wsdl.exe problems

Discussion in 'ASP .Net Web Services' started by heath.davies@surfcontrol.com, Oct 12, 2006.

  1. Guest

    I have a scenario where I have thousands of web service clients all
    referencing a URL of a .wsdl file generated by SOAP toolkit. I now need
    to upgrade the backend of the web service (from SOAP toolkit C++)
    without altering the client applications. I thought this was possible
    using the wsdl.exe tool which comes with the .NET framework, however
    once you have generated the server side code and added your
    implementation the address of the .wsdl changes to <URL of .aspx
    file>?WSDL. Therefore my question is this, can you use the .wsdl tool
    to replace the implementation of a web service with .NET code without
    altering the address the client uses to access the web service. (Note:
    the clients are using the Microsoft SOAP toolkit to invoke the web
    methods).
     
    , Oct 12, 2006
    #1
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  2. <> wrote in message
    news:...
    >I have a scenario where I have thousands of web service clients all
    > referencing a URL of a .wsdl file generated by SOAP toolkit. I now need
    > to upgrade the backend of the web service (from SOAP toolkit C++)
    > without altering the client applications. I thought this was possible
    > using the wsdl.exe tool which comes with the .NET framework, however
    > once you have generated the server side code and added your
    > implementation the address of the .wsdl changes to <URL of .aspx
    > file>?WSDL. Therefore my question is this, can you use the .wsdl tool
    > to replace the implementation of a web service with .NET code without
    > altering the address the client uses to access the web service. (Note:
    > the clients are using the Microsoft SOAP toolkit to invoke the web
    > methods).


    What do you mean that the address of the WSDL file changed? .NET will have
    added the ?WSDL address, but the old one should certainly still be there.

    Also, you probably want your clients to see your existing WSDL and not one
    generated by ASP.NET. So, remove the "documentation" protocol:

    <system.web>
    <webServices>
    <protocols>
    <remove name="Documentation"></remove>
    <remove name="HttpGet"></remove>
    <remove name="HttpPost"></remove>
    </protocols>
    </webServices>
    </system.web>

    This will also get rid of two other protocols you probably don't want.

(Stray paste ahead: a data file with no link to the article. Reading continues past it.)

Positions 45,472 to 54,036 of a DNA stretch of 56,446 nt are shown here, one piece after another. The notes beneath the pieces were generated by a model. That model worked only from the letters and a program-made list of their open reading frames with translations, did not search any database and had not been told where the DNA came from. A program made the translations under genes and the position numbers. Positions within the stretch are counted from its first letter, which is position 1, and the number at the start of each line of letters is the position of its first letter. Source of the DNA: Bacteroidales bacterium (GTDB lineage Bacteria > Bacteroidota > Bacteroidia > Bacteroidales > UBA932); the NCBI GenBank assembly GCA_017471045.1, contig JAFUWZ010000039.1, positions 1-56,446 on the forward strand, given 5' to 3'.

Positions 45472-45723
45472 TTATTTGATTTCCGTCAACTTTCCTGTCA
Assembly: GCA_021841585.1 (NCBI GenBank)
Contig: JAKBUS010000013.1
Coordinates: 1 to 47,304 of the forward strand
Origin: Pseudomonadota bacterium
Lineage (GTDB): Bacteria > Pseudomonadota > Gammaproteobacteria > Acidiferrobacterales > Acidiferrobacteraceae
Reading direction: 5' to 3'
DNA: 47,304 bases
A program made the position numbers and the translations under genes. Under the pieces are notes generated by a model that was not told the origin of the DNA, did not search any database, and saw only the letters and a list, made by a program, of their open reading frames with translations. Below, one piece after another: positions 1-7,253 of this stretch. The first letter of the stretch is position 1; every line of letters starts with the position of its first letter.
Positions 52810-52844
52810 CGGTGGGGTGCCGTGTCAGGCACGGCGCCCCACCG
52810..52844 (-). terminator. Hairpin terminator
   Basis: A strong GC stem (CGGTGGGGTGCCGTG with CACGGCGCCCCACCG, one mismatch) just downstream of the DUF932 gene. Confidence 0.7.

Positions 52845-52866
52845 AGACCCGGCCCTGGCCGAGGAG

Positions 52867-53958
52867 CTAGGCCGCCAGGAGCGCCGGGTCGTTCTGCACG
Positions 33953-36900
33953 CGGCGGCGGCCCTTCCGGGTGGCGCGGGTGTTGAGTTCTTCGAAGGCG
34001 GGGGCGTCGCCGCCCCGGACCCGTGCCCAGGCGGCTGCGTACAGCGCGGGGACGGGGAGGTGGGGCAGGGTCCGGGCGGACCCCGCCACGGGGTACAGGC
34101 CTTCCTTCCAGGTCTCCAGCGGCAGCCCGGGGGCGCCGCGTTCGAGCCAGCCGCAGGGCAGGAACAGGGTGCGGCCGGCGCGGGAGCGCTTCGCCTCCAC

Then just tell your clients to get the WSDL from teh same place as before.

    John
     
    John Saunders, Oct 12, 2006
    #2
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  3. Guest

    Ok, but how do you actually go about this? I cannot find any
    documentation whcih gives you a real step by step approach including
    the deployment. At the moment I have a website which contains the old
    WSDL, let's call it HelloService. I've generated the server .net code
    using wsdl.exe and built a binary, say HelloServiceDotNet.dll. What
    would I then do to ensure that requests made from my SoapToolkit
    clients to the old WSDL end up going to the .NET code in
    HelloServiceDotNet.dll?


    John Saunders wrote:
    > <> wrote in message
    > news:...
    > >I have a scenario where I have thousands of web service clients all
    > > referencing a URL of a .wsdl file generated by SOAP toolkit. I now need
    > > to upgrade the backend of the web service (from SOAP toolkit C++)
    > > without altering the client applications. I thought this was possible
    > > using the wsdl.exe tool which comes with the .NET framework, however
    > > once you have generated the server side code and added your
    > > implementation the address of the .wsdl changes to <URL of .aspx
    > > file>?WSDL. Therefore my question is this, can you use the .wsdl tool
    > > to replace the implementation of a web service with .NET code without
    > > altering the address the client uses to access the web service. (Note:
    > > the clients are using the Microsoft SOAP toolkit to invoke the web
    > > methods).

    >
    > What do you mean that the address of the WSDL file changed? .NET will have
    > added the ?WSDL address, but the old one should certainly still be there.
    >
    > Also, you probably want your clients to see your existing WSDL and not one
    > generated by ASP.NET. So, remove the "documentation" protocol:
    >
    > <system.web>
    > <webServices>
    > <protocols>
    > <remove name="Documentation"></remove>
    > <remove name="HttpGet"></remove>
    > <remove name="HttpPost"></remove>
    > </protocols>
    > </webServices>
    > </system.web>
    >
    > This will also get rid of two other protocols you probably don't want.
    >
    > Then just tell your clients to get the WSDL from teh same place as before.
    >
    > John
     
    , Oct 13, 2006
    #3
  4. <> wrote in message
    news:...
    > Ok, but how do you actually go about this? I cannot find any
    > documentation whcih gives you a real step by step approach including
    > the deployment. At the moment I have a website which contains the old
    > WSDL, let's call it HelloService. I've generated the server .net code
    > using wsdl.exe and built a binary, say HelloServiceDotNet.dll. What
    > would I then do to ensure that requests made from my SoapToolkit
    > clients to the old WSDL end up going to the .NET code in
    > HelloServiceDotNet.dll?


    Your clients don't make calls to the WSDL, they make calls to the web
    service described by the WSDL. Change the location attribute in the
    <soap:address> element inside of <wsdl:port> inside of <wsdl:service>. Have
    it point to the new URL, and the clients should be using the new one.

    John
     
    John Saunders, Oct 13, 2006
    #4
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